HC Deb 08 May 1984 vol 59 cc727-8
12. Mr. Michael Brown

asked the Secretary of State for Social Services if he is satisfied with the progress being made by regional and district health authorities in contracting out ancillary services.

Mr. Fowler

Reports are now being received from the regional health authorities. They summarise programmes for putting out to competition tender domestic, catering and laundry services. These reports are being studied and we shall decide what action to take in the light of them.

Mr. Brown

Is my right hon. Friend not a little worried at some of those reports? Is he not frightened that some of those reports might show a lack of anxiety on the part of some regional and district health authorities in putting forward genuine proposals for contracting out ancillary services? When my right hon. Friend studies those reports, will he show firmness of touch in ensuring that those authorities that are not serious about privatisation are made to be serious?

Mr. Fowler

I accept my hon. Friend's statement. The reports we have seen so far show that the health authorities are taking the exercise extremely seriously. I do not perceive the type of difficulties put forward by my hon. Friend.

Mr. Meadowcroft

Given that once a service is removed from the NHS it is probably financially impossible to bring it back, will the Secretary of State enable the health authorities to insist on a bond against bankruptcy by a private concern?

Mr. Fowler

Some contracting organisations already provide that facility, but I do not believe it is necessary for me to lay that down as a stipulation.

Mr. David Atkinson

What studies have been made by my right hon. Friend's Department, or any health authority, on the savings that could be made and the greater and more efficient service that could be provided if individual hospitals were contracted out to the private sector?

Mr. Fowler

We have not made studies of that type. Studies have been made inside the Health Service showing that substantial savings can be made if we contract out some of the ancillary services. That is the reason why the competitive tendering programme is going foward.

Mr. Dobson

Does the Secretary of State accept that the proportion of services contracted out fell every year since 1979? It is only since the right hon. Gentleman started fiddling the rules at the behest of Conservative Members, who are hired consultants of the privatising companies, that the proportion of services contracted out has increased. Why will the right hon. Gentleman not publish all the representations he has received from Conservative Members in favour of contracting out, so that we know exactly what has been said to him, by whom and for how much?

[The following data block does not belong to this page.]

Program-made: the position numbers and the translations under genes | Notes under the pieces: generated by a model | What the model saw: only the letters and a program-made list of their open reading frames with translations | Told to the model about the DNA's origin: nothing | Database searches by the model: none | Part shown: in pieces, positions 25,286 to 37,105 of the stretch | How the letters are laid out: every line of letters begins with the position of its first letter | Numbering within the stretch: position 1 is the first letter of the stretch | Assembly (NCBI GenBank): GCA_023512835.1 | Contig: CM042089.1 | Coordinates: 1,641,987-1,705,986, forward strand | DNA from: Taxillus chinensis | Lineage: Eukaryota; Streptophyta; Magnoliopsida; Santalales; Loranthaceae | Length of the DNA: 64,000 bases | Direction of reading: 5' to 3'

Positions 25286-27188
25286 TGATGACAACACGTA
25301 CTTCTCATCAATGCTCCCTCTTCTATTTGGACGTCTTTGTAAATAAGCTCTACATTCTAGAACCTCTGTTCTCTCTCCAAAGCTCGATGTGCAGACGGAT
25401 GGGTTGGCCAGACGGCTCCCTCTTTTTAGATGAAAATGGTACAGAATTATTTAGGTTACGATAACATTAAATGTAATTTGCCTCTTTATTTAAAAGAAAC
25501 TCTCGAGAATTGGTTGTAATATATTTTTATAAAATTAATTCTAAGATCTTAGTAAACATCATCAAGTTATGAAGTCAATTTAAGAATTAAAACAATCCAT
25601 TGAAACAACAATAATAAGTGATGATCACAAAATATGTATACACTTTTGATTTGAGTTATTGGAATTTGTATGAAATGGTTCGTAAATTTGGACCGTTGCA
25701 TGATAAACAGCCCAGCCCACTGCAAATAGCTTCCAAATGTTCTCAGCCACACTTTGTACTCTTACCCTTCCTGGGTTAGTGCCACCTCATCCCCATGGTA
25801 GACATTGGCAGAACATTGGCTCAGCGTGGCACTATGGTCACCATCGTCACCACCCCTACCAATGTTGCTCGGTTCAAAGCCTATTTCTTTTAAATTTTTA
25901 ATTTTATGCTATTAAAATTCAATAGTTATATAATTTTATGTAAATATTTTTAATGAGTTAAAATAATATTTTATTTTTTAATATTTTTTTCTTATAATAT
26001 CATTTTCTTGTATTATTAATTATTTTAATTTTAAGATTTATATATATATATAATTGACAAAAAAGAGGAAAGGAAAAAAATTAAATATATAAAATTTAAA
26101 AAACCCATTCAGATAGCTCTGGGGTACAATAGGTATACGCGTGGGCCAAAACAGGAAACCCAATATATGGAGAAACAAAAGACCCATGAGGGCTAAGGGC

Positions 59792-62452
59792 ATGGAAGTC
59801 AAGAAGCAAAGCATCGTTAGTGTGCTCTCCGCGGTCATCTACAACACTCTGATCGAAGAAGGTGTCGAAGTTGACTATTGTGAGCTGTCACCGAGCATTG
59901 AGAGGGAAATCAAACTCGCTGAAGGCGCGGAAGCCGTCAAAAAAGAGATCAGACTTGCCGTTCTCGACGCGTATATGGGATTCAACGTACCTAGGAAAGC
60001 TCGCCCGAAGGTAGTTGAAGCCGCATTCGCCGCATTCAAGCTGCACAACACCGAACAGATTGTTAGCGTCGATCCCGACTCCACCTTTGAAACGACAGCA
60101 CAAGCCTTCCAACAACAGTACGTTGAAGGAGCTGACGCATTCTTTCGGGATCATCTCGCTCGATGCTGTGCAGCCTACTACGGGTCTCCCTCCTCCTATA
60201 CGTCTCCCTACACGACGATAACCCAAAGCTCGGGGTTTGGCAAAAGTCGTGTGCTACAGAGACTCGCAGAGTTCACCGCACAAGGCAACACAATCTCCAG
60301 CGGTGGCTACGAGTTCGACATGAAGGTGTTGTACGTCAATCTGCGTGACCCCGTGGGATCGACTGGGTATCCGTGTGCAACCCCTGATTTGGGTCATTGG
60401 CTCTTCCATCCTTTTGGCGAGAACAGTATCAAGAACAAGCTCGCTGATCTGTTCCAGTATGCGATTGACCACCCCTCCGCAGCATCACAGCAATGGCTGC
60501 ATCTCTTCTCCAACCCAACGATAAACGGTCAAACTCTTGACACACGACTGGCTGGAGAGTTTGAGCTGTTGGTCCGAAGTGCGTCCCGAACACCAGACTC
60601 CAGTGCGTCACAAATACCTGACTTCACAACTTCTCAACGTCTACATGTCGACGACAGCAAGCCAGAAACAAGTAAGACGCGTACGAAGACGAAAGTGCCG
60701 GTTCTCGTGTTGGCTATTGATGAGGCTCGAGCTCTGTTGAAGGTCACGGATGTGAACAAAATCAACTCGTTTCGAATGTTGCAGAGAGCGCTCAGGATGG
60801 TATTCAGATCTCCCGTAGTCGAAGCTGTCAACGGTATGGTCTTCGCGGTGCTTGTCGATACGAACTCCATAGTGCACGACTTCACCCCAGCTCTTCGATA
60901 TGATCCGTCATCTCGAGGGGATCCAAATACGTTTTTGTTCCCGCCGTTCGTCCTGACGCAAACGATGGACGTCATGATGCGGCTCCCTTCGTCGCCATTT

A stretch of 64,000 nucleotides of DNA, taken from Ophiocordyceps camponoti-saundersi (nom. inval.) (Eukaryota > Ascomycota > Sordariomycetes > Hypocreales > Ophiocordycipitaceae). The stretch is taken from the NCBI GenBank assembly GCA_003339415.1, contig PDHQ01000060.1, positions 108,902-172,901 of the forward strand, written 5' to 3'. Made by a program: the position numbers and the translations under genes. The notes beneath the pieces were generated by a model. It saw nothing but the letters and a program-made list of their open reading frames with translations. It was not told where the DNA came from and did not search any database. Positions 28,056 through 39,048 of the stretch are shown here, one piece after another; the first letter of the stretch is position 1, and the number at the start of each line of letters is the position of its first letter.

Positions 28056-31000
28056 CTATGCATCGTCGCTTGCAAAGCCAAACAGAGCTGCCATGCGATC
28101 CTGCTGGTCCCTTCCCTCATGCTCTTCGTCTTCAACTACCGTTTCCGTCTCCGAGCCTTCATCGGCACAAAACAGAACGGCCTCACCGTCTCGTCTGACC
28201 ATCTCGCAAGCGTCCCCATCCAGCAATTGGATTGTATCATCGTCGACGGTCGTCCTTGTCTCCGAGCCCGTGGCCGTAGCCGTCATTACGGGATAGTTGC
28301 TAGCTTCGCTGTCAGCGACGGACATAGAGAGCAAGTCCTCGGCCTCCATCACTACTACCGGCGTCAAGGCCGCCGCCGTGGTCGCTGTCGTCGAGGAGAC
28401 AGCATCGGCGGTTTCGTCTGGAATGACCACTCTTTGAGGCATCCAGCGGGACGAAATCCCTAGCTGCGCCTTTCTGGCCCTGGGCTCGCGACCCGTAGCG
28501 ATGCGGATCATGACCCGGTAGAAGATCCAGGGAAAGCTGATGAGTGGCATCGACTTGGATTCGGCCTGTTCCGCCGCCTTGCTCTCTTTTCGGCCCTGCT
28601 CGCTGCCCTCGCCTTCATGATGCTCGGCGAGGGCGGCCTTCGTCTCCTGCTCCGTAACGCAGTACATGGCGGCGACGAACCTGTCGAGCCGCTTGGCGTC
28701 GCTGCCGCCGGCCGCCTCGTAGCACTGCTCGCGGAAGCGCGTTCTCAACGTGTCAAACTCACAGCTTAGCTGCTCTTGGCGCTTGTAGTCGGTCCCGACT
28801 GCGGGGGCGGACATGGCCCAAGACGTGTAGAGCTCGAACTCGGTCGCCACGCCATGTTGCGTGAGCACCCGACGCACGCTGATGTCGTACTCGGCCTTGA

Mr. Fowler

I believe that, on reflection, the hon. Gentleman will accept that the statements he has just made do not in any way represent the true position. The allegation that we are in some way fiddling the rules, as the hon. Gentleman said, is entirely untrue and without foundation. The answer to the only basic point that the hon. Gentleman put is that over that period other contracted-out services, such as building maintenance and equipment maintenance, have increased substantially. I cannot understand why the hon. Gentleman, if he finds that savings can be made in the ancillary services and resources can then go to patient care, does not support that policy of common sense.

Mrs. Kellett-Bowman

Will my right hon. Friend confirm that in-house tenders have been highly successful in securing jobs and that tendering has led to a great deal of economy?

Mr. Fowler

Indeed, and not just in the Health Service, but in other areas as well, one of which is the Ministry of Defence, with its health responsibilities. All those instances have shown that we can provide better value. That is what we are trying to do, and that is the sensible way to run a health service.